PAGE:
No chiseled bodies, no oiled up chests. Just regular guys, holding hands, about to kiss—and in love. Gay Men’s Health Crisis (GMHC) has relaunched the “I Love My Boo” campaign in New York City to fight homophobia and stop the spread of HIV. It features images of real men of color in real moments.

“Young men of color have very little representation,” said Francisco Roque, director of community health at New York City–based GMHC. “This campaign is about trust and intimacy and the way gay men support each other.”

By running the spots in 1,000 subway cars and 150 subway stations in October, GMHC wanted to empower black and Latino men who have sex with men (MSM) by showing them positive images of themselves—and hopefully, as a result, moving them to choose safer sex.

The campaign debuted a week after a study released by the Centers for Disease Control and Prevention found that one in five gay and bisexual men in 21 major U.S. cities has HIV and nearly half of those men don’t even know it. Of the gay men studied, young men and blacks and Latinos were least likely to know their HIV status.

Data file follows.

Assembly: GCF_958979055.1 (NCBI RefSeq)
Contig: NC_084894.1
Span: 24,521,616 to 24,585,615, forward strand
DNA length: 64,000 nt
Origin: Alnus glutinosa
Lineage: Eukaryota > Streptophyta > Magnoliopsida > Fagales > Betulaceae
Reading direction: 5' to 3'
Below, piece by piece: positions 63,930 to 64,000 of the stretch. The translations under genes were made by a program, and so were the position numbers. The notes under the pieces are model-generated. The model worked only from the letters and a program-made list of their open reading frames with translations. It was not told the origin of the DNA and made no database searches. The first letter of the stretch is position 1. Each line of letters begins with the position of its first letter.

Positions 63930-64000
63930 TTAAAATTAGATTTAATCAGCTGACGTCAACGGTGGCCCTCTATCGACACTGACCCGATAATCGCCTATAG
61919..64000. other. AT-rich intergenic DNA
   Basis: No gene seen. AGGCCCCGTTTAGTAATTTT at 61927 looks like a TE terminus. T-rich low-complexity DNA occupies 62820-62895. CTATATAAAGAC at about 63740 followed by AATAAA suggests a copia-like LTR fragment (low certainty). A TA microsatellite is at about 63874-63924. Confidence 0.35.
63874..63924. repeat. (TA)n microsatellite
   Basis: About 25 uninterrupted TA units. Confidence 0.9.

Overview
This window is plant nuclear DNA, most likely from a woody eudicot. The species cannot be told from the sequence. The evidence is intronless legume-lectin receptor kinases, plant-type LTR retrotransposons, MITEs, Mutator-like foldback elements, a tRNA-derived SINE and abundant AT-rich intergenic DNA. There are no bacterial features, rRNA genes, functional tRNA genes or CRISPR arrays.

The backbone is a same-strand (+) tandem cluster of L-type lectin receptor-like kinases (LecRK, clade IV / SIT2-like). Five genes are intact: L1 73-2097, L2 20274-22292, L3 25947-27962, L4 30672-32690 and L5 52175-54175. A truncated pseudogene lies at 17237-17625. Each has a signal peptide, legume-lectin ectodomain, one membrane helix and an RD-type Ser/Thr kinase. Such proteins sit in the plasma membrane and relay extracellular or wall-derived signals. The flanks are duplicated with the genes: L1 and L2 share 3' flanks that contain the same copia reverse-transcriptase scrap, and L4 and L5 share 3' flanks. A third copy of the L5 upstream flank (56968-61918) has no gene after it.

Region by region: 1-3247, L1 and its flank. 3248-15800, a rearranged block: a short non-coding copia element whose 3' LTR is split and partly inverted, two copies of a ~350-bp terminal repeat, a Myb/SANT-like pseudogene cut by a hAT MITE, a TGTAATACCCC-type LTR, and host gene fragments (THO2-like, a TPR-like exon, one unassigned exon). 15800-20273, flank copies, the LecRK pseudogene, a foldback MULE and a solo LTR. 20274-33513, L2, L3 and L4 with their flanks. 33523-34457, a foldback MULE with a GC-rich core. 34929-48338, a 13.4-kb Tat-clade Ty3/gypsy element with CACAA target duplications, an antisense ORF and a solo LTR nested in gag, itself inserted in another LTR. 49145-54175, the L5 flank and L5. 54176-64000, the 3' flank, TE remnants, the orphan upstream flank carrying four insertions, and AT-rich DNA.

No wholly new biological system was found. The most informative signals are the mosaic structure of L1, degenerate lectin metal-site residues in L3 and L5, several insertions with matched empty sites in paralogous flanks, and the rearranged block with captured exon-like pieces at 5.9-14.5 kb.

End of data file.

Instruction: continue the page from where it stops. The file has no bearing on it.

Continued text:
“In seeing these ads in a public place, we are communicating that black and Latino men matter,” Roque said of the subway campaign. “And if they think they matter, they can make healthier choices regarding HIV/AIDS and sexual health.”  

In that spirit, the campaign launched a Facebook page to collect snapshots of couples. It also hit bars and clubs with special “I Love My Boo” condom packs for boos—slang for boyfriends—taking the next step toward loving each other, safely.

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